Obviously a gorgeous day. This was while Portland was experiencing 90 degree days in June, so we were very comfortable up on the mountain.

Sorry to shovel pictures at you, but I couldn’t pick my favorite…so you get them all!

The one picture of a distant peak is Mt Jefferson, south from Mt Hood.
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North from Tillamook

We’ve taken you north with us as we traveled clear across the Columbia River into Washington State.

This trip is shorter but no less ambitious…because we’re stopping at several great places that will take time!

First stop, about 26 miles north to the town of Manzanita. It’s a fun place that doesn’t take itself too seriously, but treats tourists seriously! Our favorite restaurant there had an outdoor patio and burritos with allllll the right ingredients…it was called “Left Coast Siesta.” See what I mean?

From its beach, the view north catches the edge of a cliff that supports US 101 as it climbs Mt Neahkahnie.

DSC_6530Notice the little see-through notch in the knife-edge?

A few miles up the road, just past Oswald West State Park, a few homes occupy a small stretch of coastline so tightly that there just isn’t any public access….but I sneaked a peek. Too bad we can’t all go there….nice beach….

DSC_6567Perhaps the sleeper stop of the day is Hug Point. Lovely parking lot, easy access to the beach, nice stretch of sand before hitting a nice gradual slope for the surf to make long runs in and out.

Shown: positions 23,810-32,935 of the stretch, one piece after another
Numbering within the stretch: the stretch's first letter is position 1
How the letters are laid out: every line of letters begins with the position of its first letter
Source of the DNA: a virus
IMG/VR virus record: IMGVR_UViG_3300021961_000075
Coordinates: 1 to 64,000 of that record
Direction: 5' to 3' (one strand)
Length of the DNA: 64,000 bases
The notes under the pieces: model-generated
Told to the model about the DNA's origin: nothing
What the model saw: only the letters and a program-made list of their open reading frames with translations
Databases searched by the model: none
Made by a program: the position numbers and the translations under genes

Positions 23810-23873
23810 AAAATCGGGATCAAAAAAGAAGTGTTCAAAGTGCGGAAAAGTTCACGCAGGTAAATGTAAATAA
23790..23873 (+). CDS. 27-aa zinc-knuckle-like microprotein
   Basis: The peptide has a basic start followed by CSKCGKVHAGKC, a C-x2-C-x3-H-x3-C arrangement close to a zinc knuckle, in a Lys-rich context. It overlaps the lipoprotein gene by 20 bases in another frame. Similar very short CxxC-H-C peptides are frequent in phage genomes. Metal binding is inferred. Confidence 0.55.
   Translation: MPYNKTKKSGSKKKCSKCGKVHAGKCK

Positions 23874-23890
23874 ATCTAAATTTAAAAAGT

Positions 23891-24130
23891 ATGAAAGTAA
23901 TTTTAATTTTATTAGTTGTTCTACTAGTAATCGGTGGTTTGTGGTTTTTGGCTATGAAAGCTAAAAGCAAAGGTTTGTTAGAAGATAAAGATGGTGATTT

But it’s b-o-r-i-n-g to see from the parking lot, and you might pass it up…as we did the first time past.

However, while reading about some other coastal high points, I stumbled upon something cool about Hug Point…see for yourself:

DSC_6680Very small caves and a waterfall in this scene, with some other caves nearby, and even the remains of an old elevated roadway that was once chiseled in the rock face (I couldn’t get to it on this occasion because the tide was too far in).

This journey ends at Cannon Beach, 40 miles north of Tillamook. Its beach is massive and smooth, there are enough cabins and hotels for alllll the tourists who might show up, and more restaurants than even Google can keep track of.

And it has Haystack Rock.

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Flying high

Not everything is as well-grounded as rocks on the shore….

We found paragliders high over Tillamook Bay. Unlike the Salt Lake City paragliders we saw, these guys couldn’t count on thermals to keep them up high enough to land back on the hill….they all eventually landed on the beach waaaay down there in the distance.
DSC_4979Then we saw this other one….
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Like a rock

I love the contrast of sharp, hard, dark rocks with the soft, flowing, splashing ocean water and white foam.

Throw in the setting sun, and I’m blissful….

But it’s not just the beauty of the contrasts….it’s the constant change.

When I shoot waves, I’ll sometimes shoot several hundred images in order to catch the best combination of curl, splash, and color!

The following pictures were taken over a period of just 15 minutes. They’re of the same rock…one is of the other side. I had to move the tripod numerous times to avoid the wash of water!

I hope you’ll click each one so it fills your screen….the details are so sweet!

….the tiny explosion of water at the end of the log on the beach…that catches the sun’s color in its tendrils.

….the swirls of foam on the beach, and the wash of foam that drains down the side of the rock.

….the texture of water as it streams onto the beach…and the few sparkly golden streams from the splash against the dark rock.

….the smooth ripples of beach sand…looking like really great abdominal muscles…that glisten and reflect the soft pink of the clouds.